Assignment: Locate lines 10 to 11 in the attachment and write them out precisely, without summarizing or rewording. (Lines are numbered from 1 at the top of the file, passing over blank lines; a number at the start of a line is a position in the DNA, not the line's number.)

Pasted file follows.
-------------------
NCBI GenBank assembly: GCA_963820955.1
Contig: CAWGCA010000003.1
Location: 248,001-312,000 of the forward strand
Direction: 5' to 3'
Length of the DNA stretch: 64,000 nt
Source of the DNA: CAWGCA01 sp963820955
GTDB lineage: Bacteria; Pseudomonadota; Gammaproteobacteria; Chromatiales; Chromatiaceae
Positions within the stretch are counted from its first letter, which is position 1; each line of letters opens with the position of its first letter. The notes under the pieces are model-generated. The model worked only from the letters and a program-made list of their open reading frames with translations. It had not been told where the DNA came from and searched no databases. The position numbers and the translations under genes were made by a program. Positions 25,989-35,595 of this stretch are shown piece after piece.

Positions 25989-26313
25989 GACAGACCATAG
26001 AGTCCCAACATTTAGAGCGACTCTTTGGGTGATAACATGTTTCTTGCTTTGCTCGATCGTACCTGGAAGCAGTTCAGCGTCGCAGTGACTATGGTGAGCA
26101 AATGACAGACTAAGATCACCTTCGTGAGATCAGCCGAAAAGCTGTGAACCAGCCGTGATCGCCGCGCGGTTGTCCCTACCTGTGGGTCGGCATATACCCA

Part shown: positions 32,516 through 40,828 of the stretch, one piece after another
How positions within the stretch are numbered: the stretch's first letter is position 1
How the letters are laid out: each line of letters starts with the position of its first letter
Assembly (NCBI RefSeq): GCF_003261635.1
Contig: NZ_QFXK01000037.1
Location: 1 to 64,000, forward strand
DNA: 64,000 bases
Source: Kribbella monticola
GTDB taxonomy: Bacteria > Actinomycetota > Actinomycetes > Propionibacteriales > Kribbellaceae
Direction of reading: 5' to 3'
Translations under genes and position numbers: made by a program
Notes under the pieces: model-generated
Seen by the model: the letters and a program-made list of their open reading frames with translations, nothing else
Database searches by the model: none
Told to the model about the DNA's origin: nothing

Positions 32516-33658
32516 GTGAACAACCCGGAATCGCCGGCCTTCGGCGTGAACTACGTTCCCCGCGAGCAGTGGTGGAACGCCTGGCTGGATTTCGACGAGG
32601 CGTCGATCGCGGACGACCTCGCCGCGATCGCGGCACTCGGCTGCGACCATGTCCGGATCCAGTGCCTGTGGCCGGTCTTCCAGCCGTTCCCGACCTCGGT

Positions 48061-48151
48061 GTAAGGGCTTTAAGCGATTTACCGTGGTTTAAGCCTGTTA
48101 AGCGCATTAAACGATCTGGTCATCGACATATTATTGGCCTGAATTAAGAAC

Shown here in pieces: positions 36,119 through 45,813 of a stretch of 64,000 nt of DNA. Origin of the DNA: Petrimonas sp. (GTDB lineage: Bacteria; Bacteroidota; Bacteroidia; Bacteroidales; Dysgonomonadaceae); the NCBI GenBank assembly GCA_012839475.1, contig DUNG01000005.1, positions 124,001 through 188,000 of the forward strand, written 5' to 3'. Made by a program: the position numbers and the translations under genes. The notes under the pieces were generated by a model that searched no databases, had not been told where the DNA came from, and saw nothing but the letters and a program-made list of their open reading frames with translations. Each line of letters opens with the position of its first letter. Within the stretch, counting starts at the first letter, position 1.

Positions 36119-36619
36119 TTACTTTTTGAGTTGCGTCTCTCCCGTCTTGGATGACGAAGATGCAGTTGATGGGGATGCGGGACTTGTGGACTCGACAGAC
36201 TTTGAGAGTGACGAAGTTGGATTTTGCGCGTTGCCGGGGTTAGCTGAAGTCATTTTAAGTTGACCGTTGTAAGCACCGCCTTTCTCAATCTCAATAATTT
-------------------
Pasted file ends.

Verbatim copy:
25989 GACAGACCATAG
26001 AGTCCCAACATTTAGAGCGACTCTTTGGGTGATAACATGTTTCTTGCTTTGCTCGATCGTACCTGGAAGCAGTTCAGCGTCGCAGTGACTATGGTGAGCA